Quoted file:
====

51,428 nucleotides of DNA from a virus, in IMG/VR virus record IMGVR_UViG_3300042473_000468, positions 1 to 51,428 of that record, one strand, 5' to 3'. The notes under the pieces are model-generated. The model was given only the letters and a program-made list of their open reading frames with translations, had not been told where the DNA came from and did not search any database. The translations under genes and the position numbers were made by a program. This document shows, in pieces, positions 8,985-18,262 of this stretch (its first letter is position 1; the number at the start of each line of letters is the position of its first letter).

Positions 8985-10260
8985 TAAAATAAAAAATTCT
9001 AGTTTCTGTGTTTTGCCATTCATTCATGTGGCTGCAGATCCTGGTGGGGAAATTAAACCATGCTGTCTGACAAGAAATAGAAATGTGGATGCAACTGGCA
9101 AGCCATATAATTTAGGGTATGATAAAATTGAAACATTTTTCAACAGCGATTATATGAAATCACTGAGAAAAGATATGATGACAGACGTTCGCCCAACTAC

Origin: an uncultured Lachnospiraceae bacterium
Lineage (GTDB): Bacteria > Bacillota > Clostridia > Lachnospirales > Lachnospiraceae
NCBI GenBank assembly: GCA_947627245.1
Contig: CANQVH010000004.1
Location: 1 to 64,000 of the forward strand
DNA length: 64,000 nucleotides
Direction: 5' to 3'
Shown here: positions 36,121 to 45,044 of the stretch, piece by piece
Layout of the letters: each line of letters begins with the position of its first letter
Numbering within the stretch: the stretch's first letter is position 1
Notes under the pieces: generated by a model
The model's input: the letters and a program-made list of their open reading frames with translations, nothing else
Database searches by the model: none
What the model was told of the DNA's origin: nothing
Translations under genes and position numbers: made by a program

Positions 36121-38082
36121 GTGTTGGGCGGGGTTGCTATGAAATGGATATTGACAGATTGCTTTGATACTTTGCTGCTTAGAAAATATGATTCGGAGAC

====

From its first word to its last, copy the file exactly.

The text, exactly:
51,428 nucleotides of DNA from a virus, in IMG/VR virus record IMGVR_UViG_3300042473_000468, positions 1 to 51,428 of that record, one strand, 5' to 3'. The notes under the pieces are model-generated. The model was given only the letters and a program-made list of their open reading frames with translations, had not been told where the DNA came from and did not search any database. The translations under genes and the position numbers were made by a program. This document shows, in pieces, positions 8,985-18,262 of this stretch (its first letter is position 1; the number at the start of each line of letters is the position of its first letter).

Positions 8985-10260
8985 TAAAATAAAAAATTCT
9001 AGTTTCTGTGTTTTGCCATTCATTCATGTGGCTGCAGATCCTGGTGGGGAAATTAAACCATGCTGTCTGACAAGAAATAGAAATGTGGATGCAACTGGCA
9101 AGCCATATAATTTAGGGTATGATAAAATTGAAACATTTTTCAACAGCGATTATATGAAATCACTGAGAAAAGATATGATGACAGACGTTCGCCCAACTAC

Origin: an uncultured Lachnospiraceae bacterium
Lineage (GTDB): Bacteria > Bacillota > Clostridia > Lachnospirales > Lachnospiraceae
NCBI GenBank assembly: GCA_947627245.1
Contig: CANQVH010000004.1
Location: 1 to 64,000 of the forward strand
DNA length: 64,000 nucleotides
Direction: 5' to 3'
Shown here: positions 36,121 to 45,044 of the stretch, piece by piece
Layout of the letters: each line of letters begins with the position of its first letter
Numbering within the stretch: the stretch's first letter is position 1
Notes under the pieces: generated by a model
The model's input: the letters and a program-made list of their open reading frames with translations, nothing else
Database searches by the model: none
What the model was told of the DNA's origin: nothing
Translations under genes and position numbers: made by a program

Positions 36121-38082
36121 GTGTTGGGCGGGGTTGCTATGAAATGGATATTGACAGATTGCTTTGATACTTTGCTGCTTAGAAAATATGATTCGGAGAC